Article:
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E-Invoicing – India’s road ahead for digital transformation and tax automation

  • Sep 28, 2020 | Divita S Gupta

E-Invoicing – India’s road ahead for digital transformation and tax automation

After quite a few delays and disruptions, e-invoicing is all set to roll out in the Indian indirect tax system starting October 1, 2020. While e-invoicing is new to India, it has been long implemented and commonly practised amidst several developing as well as developed nations across the globe. The fact that other countries have had quite a substantial head start is actually a great way for India to learn and adapt from their errors and learnings.

Although e-invoicing may be a new concept for India, it was adopted by other countries as early as 2005. Denmark was the first European country to implement mandatory e-invoicing and this inspired the likes of Austria, Finland, Italy, Norway, Slovenia, Spain, Switzerland and France. In fact, Europe is moving towards establishing e-invoicing as a general practice by the end of 2020. Although the implementation was focused particularly on Business to Government (B2G) transactions, it eventually will be implemented under Business to Business (B2B) transactions as well. But the most inspired implementation of e-invoicing comes from Latin, Central and South American countries. Countries in these locations including Mexico, Brazil, Chile, and Argentina have been particularly active in initiating e-invoicing in public as well as private sectors. For these countries, e-invoicing has become the only acceptable way for all substantial trade functions.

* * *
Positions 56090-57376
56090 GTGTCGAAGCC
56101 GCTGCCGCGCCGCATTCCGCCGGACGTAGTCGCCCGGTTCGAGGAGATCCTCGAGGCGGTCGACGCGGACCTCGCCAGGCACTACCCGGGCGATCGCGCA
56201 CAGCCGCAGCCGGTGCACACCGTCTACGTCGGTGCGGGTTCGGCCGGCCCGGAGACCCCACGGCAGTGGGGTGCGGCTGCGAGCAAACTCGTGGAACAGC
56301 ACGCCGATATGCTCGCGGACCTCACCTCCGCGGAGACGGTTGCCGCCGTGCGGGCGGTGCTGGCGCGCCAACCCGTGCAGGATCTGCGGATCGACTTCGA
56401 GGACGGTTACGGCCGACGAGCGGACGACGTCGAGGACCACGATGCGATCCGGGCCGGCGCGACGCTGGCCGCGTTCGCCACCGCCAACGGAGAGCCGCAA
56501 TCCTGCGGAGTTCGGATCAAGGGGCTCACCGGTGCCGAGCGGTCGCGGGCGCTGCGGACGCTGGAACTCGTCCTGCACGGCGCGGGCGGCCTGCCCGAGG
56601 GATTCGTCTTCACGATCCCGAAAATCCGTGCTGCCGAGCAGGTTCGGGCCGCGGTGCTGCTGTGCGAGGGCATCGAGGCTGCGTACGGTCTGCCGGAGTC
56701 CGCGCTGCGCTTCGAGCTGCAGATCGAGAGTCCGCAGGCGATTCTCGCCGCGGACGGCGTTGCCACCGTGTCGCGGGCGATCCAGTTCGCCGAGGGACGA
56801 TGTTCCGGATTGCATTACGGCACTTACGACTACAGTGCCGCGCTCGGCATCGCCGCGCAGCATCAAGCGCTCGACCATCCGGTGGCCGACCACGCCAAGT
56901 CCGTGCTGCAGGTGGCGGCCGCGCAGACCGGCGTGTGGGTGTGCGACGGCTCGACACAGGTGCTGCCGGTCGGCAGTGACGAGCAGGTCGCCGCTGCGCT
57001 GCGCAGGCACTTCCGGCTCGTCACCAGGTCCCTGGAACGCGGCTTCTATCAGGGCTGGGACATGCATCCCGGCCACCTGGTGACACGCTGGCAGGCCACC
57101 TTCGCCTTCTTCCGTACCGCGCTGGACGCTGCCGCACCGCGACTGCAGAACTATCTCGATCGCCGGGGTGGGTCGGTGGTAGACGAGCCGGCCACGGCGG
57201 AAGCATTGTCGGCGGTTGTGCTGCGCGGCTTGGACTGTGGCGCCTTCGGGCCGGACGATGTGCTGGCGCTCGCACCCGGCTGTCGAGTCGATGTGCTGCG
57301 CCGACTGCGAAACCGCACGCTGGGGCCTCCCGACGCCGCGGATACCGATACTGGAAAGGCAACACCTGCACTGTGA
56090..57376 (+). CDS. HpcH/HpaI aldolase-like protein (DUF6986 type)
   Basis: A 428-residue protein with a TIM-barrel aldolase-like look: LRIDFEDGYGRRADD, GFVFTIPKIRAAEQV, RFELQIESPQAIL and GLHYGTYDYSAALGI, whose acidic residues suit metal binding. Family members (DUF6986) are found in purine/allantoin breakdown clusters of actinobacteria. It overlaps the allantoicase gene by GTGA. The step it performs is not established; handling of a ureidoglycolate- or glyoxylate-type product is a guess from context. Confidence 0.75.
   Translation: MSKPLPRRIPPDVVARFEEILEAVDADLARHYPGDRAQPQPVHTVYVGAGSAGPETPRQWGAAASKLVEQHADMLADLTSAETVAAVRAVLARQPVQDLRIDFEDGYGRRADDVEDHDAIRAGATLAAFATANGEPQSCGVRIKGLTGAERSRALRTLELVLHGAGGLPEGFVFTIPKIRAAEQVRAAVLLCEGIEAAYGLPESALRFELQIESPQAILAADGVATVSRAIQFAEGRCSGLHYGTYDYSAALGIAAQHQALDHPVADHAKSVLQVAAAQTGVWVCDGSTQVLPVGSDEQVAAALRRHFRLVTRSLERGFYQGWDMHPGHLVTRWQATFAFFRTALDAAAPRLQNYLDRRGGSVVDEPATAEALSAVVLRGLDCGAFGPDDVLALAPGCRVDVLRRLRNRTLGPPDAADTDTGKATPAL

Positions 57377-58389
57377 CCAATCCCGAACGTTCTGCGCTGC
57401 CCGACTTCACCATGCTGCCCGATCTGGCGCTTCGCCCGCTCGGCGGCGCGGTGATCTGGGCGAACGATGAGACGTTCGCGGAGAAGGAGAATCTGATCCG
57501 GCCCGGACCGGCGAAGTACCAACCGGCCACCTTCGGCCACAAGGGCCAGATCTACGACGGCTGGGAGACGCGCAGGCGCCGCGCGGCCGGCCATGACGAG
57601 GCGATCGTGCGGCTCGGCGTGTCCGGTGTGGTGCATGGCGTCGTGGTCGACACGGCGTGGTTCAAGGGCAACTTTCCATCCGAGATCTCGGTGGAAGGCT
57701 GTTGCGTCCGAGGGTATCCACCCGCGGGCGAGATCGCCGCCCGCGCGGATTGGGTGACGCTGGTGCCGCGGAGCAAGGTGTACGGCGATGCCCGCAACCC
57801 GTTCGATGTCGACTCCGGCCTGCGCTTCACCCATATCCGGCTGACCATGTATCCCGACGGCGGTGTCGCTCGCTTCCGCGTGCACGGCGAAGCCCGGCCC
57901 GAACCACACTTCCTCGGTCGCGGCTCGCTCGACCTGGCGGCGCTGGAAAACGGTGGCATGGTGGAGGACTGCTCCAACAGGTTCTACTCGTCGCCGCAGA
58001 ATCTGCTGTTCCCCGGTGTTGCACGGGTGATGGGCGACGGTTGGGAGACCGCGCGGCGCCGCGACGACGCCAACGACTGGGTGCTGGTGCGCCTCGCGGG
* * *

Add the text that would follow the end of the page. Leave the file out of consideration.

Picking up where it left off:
Inspired by the initiatives of other countries, India introduced a standardised scheme open to public feedback, a voluntary e-invoicing mechanism earlier this year and is introducing mandatory e-invoicing in a phased manner based on turnover and also as per the nature of transactions, since it will allow taxpayers adapt to the new mechanism and will give the government time to iron out any creases in the system in time for the next phase.